By the way, keep off the grass! It didn't look particularly lush, or out of the ordinary and there were no signs, but Klaudia and I were snarled at by an officious guard for standing on his precious grass in order to take a photograph.

      The ticket now, in high season, is a timed one, by guided tour only. Five years ago, we were given free access to the Castle, now you have to go with a group or not at all. That is fine if you are Polish speaking, certainly we were not offered an English guide. We were instructed to be at the front door at midday (which is the first tour), by which time there was quite a large group assembled.

      THE HISTORY LESSON

      Outside, on the front step, we were given a more than brief, to put it mildly, history lesson on the town and its previously regal occupants. Founded in 1349 by probably the most famous of Poles, King Kazimierz the Great, Lancut has passed in ownership through the most prominent family dynasties in Polish history. In the mid 1600's, Stanislaw Lubomirski, the most powerful man in Krakow, ordered the building of a fortified palace. He employed the most famous architects and builders from all corners of Europe to build this stunning palace, which originally was far more of a castle that it now appears to have been.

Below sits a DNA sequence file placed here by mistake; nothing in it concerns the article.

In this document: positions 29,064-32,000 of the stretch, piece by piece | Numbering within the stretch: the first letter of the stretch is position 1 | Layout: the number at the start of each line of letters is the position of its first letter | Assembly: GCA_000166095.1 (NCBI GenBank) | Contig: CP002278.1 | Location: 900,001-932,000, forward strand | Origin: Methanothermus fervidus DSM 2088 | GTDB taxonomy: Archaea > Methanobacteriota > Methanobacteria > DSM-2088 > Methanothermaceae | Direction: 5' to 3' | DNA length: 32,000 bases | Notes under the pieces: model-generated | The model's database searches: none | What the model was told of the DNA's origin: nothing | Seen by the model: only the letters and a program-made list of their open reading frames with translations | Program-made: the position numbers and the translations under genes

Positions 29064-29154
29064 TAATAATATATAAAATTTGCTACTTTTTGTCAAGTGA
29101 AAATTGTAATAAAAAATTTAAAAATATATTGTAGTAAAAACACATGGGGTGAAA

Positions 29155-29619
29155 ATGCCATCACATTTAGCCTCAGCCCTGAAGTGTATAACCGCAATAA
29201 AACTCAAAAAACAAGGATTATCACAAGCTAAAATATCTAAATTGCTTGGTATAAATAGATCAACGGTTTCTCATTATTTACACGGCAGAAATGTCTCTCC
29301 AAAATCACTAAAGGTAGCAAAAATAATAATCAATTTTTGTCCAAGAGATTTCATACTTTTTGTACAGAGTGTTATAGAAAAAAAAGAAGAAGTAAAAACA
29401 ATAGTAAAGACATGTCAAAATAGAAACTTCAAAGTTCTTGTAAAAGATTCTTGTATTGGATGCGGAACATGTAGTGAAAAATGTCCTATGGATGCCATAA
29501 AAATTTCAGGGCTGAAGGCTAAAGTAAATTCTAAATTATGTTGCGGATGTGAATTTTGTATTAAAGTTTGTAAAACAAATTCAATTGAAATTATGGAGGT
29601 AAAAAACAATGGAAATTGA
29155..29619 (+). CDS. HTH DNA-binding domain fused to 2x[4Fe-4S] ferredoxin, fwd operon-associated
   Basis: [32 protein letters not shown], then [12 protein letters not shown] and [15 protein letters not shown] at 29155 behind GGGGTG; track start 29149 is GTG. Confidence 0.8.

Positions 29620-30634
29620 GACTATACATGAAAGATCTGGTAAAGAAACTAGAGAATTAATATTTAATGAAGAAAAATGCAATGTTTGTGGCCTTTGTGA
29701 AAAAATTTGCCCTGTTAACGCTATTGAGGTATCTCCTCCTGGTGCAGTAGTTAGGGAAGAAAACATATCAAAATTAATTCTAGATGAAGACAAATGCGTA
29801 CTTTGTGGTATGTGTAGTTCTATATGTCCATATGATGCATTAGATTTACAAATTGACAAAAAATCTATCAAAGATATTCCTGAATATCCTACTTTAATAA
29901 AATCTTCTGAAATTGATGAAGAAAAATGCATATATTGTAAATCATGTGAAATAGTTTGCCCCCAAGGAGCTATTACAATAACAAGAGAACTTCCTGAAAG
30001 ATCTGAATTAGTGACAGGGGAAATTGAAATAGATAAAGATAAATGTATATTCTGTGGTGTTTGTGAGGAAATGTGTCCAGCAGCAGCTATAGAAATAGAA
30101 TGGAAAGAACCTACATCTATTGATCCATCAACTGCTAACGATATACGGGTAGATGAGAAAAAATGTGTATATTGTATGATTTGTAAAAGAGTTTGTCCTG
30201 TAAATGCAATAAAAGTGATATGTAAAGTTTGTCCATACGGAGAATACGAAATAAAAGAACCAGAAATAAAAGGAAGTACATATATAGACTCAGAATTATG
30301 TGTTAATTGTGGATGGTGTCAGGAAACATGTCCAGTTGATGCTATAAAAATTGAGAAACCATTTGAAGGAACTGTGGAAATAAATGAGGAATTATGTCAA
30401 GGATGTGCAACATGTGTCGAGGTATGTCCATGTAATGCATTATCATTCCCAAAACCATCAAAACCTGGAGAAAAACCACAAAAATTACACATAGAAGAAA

Obviously, from the appearance of the grassy banks remaining, originally moated, Lancut Castle was built in order to defend the vital trade routes, both to the east and to the south. As the centuries went buy, the threats diminished and the large Castle became increasingly palatial, by the end of the 18th century it was ranked among the most splendid residences in all of Poland. In our modern times, that may not sound very impressive, one has to remember that in that particular period of history, Poland was an extremely prosperous nation.

      This state of affairs continued through to the turn of the last century, at which stage Lancut Castle was undergoing substantial modernisation and renovation. Between 1899 and 1911, electricity was installed throughout and the plumbing extensively renewed. At the same time the Stables and Coach House complex were built to house the then owner's (Roman Count Potocki) huge collection of horse carriages.